Did you make that choice based on her character? "Well, the concept was period but modern, so [we had to consider] in the background of the film, she lives in New York and she's a fashion journalist before she met [her husband] Chester. Also [there was] the 'golden age of travel' sort of thing. You have to think about traveling abroad, how much clothes they can take with them and fit into a suitcase, and obviously, you had new fabrics being developed at that time, it was a really exciting new decade in fashion, really. So I just wanted to keep it chic and simple."
Chic and simple definitely describes much of the wardrobe's color palette—you used lots of gorgeous pale tones, cream and sand. What inspired those tones? "I went to the location before, in my prep, and took lots and lots of color swatches and fabric swatches. My original concept was to make the [costumes] a bit brighter, or colorful, to make them pop against the cream of all the buildings and the Parthenon. But once I got there and saw how beautiful the light was and the Parthenon was just mind-blowing, it was so beautiful. The pale colors looked so beautiful, so that's where that came from: the location's light and architecture and colors. And then I tried to make it go a little darker in costume as the movie goes on; it becomes darker and they sort of become darker in my clothing as well."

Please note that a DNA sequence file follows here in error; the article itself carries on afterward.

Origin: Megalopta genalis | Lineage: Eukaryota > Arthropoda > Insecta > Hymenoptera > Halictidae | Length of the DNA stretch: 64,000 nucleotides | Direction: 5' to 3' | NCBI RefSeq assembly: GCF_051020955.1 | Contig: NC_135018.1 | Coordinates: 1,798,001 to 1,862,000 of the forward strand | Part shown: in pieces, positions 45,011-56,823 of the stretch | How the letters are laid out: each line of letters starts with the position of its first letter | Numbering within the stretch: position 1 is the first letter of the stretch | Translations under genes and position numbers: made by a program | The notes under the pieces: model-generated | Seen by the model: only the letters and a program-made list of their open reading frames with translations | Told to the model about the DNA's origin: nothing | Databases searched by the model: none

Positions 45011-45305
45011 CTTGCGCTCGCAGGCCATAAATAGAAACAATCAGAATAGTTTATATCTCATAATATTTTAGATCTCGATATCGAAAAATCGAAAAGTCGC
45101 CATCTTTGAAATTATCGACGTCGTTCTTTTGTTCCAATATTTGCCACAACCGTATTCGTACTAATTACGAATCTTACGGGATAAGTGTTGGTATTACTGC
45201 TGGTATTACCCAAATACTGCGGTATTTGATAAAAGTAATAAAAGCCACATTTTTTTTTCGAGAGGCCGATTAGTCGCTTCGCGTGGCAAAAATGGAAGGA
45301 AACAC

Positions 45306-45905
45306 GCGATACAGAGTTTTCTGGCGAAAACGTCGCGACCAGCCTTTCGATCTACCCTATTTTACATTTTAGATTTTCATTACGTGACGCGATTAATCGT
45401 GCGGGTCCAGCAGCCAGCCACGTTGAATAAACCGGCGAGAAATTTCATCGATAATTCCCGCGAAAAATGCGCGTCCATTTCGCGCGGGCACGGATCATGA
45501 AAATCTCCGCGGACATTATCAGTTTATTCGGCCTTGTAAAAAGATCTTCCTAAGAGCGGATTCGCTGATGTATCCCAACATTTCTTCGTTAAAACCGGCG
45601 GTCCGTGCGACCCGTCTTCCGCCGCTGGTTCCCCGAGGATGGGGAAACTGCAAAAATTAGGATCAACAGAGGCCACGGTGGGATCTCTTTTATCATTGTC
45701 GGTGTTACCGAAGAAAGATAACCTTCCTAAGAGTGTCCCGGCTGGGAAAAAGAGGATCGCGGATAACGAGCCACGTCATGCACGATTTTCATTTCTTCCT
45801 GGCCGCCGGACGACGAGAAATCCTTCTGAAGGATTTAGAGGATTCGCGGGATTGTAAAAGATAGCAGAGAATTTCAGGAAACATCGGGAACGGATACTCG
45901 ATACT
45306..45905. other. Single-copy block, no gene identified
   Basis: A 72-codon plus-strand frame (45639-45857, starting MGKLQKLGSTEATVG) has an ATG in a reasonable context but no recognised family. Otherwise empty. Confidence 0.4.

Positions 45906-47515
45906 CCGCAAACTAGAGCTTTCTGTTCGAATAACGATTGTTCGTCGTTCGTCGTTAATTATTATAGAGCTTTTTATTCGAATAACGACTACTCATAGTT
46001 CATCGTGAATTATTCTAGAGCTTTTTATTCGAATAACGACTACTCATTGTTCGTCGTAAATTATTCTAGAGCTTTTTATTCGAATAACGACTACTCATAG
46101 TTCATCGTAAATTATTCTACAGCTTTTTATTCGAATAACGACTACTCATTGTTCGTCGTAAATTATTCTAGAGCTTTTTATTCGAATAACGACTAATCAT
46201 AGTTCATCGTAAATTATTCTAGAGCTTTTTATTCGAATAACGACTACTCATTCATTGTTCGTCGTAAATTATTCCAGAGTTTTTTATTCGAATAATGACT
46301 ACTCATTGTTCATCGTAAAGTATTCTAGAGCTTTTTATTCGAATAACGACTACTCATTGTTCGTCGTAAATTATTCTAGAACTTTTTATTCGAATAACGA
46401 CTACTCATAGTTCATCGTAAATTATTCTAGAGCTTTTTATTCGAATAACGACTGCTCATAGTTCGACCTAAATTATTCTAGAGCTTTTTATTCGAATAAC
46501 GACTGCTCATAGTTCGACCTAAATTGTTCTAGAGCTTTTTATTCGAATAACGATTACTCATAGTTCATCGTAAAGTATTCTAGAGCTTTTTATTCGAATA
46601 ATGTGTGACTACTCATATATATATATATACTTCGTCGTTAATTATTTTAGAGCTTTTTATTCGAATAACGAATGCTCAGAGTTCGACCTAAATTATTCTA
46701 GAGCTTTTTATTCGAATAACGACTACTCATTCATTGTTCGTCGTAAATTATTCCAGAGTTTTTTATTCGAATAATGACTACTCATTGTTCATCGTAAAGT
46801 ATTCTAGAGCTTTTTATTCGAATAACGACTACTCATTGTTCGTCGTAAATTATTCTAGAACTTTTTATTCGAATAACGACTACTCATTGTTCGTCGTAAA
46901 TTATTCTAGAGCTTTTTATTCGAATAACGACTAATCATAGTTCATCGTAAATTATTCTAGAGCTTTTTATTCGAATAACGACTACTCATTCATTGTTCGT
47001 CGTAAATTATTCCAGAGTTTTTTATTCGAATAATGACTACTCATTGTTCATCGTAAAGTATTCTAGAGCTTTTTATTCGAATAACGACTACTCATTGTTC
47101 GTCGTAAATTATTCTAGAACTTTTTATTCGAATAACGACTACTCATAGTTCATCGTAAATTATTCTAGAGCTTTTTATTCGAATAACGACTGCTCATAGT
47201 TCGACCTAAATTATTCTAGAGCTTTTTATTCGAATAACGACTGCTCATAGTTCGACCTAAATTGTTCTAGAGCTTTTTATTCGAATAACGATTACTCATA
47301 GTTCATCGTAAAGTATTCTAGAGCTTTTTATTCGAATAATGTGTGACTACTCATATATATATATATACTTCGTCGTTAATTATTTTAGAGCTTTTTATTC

Is there a signature piece you associate with Colette? "There is one but we didn't use it! There's quite a big chunk in the beginning of the film that they didn't use at all, and it's so beautiful and just sums her up gorgeously. Literally when we shot it, we start off with Chester and Colette on a big cruise liner going into the canal in Athens. They're in bed, and she's got on a beautiful black lace negligee, and he goes out onto the deck to have a cigarette, and she follows him, and just puts on a fur coat on top of the negligee with a pair of sling-back, kitten-heel mules. And it just looked stunningly beautiful with the black and the color of the coat. That sums up the character for me. But after saying that, I'm still a big fan of a black evening dress she wears when she goes to dinner with Chester, Rydal and his girlfriend. It's a beautiful piece, it's slightly risqué, slightly inspired by a piece I saw by Nina Ricci."
What a fascinating example of using costumes to evoke a fantasy world and cinematic aesthetic. Do you work that way often? "What I do like to do a lot—and if you've seen any other of my films you'll probably notice it—is, I do like to take a period and create something new, [as I did with] Never Let Me Go with Keira Knightley, Carey Mulligan and Andrew Garfield. I just like to take inspiration from whatever period you're working in, but develop it and play with ideas [to create] something interesting."
Finally, how can readers take style inspiration from The Two Faces of January and translate it into real life? Any fashion advice to share? "To be honest, people have asked me be before and it's probably not the answer you want to hear, but wear what you want to wear. Be unique and don't be scared of anything!"